Those songs etch permanent patterns in the windows of the houses of Orion Falls—flourishes and feathers of frost that never fade. That’s what makes the glass produced by Orion Glassworks so valuable. When the cold comes, the foreman orders extra shifts, so all the glass made in the past months can be set out beneath the stars to catch the song and take its pattern. Sophie Brule is among the girls who have been assigned; like the rest of them, she would prefer to spend tonight at Five Foxes Tavern, because there will be dancing. Ezra Brown will be fiddling, but it’s not to hear his playing that Sophie wishes she could go. Ezra Brown’s fiddled in Orion Falls all Sophie’s young life; he’s as familiar as the hills and the hundred-foot cone over the Orion Glassworks furnace. Besides, he drinks. No, if she could go, it would be to spin on the arm of Elijah Spencer and to hear the trio of fiddlers that have come down from Lower Canada.
Anna Hapgood, on the other hand, longs to hear Ezra Brown play, but she will not be at the Five Foxes Tavern either. She will be with Sophie Brule’s mother, who is about to have her next baby. The night being so deadly cold, Anna will no doubt spend it at the Brule shanty, up in the hills. Little Henry Brule has come down to find Anna this afternoon, and to bring a coat to his sister at the glassworks. He practically dances as he walks alongside Anna up to the brick buildings. Is he dancing to keep his feet out of the snow? When he runs ahead, Anna can see that the soles of his boots are thin at the heels and the toes. She imagines there may well be holes in his stockings, if he’s even wearing stockings.
But his cheeks are rosy and his eyes are bright. Maybe it’s excitement, and not the cold, that makes him dance this way.
“I’m going to be the leader of the rescuers,” he announces to Anna, walking backwards in front of her, so the two of them are face to face. “Isaac Clark got to be leader last year during the first cold snap, and Matthew Bliss was leader after him, and now it’s my turn. I’m going to take everyone out of the town and up into the hills.”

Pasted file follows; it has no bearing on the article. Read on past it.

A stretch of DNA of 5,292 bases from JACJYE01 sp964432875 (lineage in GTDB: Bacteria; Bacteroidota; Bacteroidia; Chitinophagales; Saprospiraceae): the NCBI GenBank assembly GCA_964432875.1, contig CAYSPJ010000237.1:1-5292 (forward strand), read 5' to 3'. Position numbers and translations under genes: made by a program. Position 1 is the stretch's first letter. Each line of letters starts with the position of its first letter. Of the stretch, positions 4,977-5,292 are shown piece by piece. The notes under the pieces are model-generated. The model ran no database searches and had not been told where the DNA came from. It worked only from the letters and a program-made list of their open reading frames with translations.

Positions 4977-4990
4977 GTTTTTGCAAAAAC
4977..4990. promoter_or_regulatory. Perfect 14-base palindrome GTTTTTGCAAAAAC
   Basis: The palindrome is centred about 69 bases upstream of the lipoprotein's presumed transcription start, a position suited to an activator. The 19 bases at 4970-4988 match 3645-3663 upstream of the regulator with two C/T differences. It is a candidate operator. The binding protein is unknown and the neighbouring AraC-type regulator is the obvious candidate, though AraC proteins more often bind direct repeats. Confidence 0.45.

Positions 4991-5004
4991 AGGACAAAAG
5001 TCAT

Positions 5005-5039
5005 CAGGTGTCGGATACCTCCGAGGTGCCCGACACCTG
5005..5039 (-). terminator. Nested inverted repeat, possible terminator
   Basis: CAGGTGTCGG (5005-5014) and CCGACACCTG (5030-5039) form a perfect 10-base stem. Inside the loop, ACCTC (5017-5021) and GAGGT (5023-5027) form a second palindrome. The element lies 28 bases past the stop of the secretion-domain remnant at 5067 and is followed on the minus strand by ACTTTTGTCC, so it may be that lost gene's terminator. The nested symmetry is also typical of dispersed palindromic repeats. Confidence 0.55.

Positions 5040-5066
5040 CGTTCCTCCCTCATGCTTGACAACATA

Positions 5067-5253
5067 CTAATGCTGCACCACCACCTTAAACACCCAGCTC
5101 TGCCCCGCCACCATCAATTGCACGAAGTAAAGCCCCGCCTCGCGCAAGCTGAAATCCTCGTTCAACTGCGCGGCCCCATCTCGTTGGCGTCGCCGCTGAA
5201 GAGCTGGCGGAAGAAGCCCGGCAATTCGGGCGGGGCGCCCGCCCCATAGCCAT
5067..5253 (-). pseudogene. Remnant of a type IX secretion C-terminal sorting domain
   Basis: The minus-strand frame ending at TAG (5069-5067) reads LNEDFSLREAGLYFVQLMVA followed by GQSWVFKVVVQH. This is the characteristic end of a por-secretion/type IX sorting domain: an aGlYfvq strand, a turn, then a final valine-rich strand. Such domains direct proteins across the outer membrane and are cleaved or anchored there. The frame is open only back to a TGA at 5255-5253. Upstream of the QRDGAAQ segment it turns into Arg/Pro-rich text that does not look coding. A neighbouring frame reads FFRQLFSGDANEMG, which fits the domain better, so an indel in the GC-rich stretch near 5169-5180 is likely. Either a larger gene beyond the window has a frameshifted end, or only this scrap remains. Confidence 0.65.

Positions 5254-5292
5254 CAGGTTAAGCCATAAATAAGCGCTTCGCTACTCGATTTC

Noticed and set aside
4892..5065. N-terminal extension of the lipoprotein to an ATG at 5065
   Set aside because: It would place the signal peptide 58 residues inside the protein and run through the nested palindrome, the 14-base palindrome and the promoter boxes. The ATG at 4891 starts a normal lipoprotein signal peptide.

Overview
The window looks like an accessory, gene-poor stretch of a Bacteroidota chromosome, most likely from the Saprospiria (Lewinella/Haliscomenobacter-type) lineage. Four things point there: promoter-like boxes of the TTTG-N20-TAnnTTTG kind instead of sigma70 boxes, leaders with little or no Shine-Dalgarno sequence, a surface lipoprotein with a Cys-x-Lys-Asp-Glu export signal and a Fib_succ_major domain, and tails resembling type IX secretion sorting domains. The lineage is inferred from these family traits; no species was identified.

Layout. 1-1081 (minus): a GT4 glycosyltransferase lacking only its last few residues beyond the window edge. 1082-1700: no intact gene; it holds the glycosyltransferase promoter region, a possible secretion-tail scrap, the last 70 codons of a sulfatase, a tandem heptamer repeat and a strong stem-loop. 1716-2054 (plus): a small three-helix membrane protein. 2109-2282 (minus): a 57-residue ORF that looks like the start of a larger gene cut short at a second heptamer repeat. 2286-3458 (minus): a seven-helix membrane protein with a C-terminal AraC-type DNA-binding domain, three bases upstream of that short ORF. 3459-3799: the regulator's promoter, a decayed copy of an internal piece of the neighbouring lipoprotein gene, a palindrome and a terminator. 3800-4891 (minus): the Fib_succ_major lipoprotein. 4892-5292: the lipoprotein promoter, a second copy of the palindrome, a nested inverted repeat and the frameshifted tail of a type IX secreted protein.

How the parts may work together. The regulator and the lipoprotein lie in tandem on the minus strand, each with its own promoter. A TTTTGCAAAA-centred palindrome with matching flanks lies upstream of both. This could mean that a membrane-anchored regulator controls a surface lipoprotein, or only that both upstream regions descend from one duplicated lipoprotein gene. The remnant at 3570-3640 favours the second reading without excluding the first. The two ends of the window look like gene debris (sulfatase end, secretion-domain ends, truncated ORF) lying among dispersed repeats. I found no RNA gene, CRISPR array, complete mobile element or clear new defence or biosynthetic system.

Every time the stars’ singing can be heard, the children of Orion Falls organize rescue parties for any loose dogs, cats, or even rabbits or squirrels that are unlucky enough to become smitten. Occasionally, stray lambs have been rescued. There are hot drinks waiting for the children wherever they should call on those nights.
A wind picks up, and Henry claps his mittened hands over his ears. He turns to face forward and runs ahead, to the doors of the glassworks, then dances in place until Anna catches up.
“I made a map of the route,” he says, and pulls a square of paper from his pocket and unfolds it. Broken and unbroken lines curl this way and that; there are marks for houses and woods.
“That looks like your sister’s pay envelope,” says Anna, noticing Sophie’s name on the other side.
“She let me use it. Look, here’s the stream by my house, and here’s the path down to town, and here’s Main Street, and here’s the glassworks. Here’s where we’ll meet up, by the school. And this is how I’ll take them. Past the Abbotts’ farm, and the Lamontagnes’, and the Walcotts’. We’re meeting as soon as it gets dark.”
Which will be soon. In the west, the sky is the color of the glassworks’ furnace, but in the east the fiery shades have already burned themselves out. The men who pull the glass on metal plates to make panes for windows are coming out in twos and threes; they hastily slip into coats and jam hats on their heads. And here come the girls, who wrap and store the glass, and who tonight will climb the ladder up the side of the furnace dome and circle round and round it on the catwalk, leaning the glass against the dome, forming a temporary layer of transparent scales.
“Why did they pick the dome as the place to set out the glass?” Henry asked his sister, the year she started working at the glassworks. “Are you ever afraid you might fall?”
“Oh no, it’s wonderful to be up so high; you can see the whole town. I don’t know why they put the glass there. Abby told me it’s because it’s harder for mischief makers to try breaking it, but Molly thinks it’s to get the glass closer to the stars.”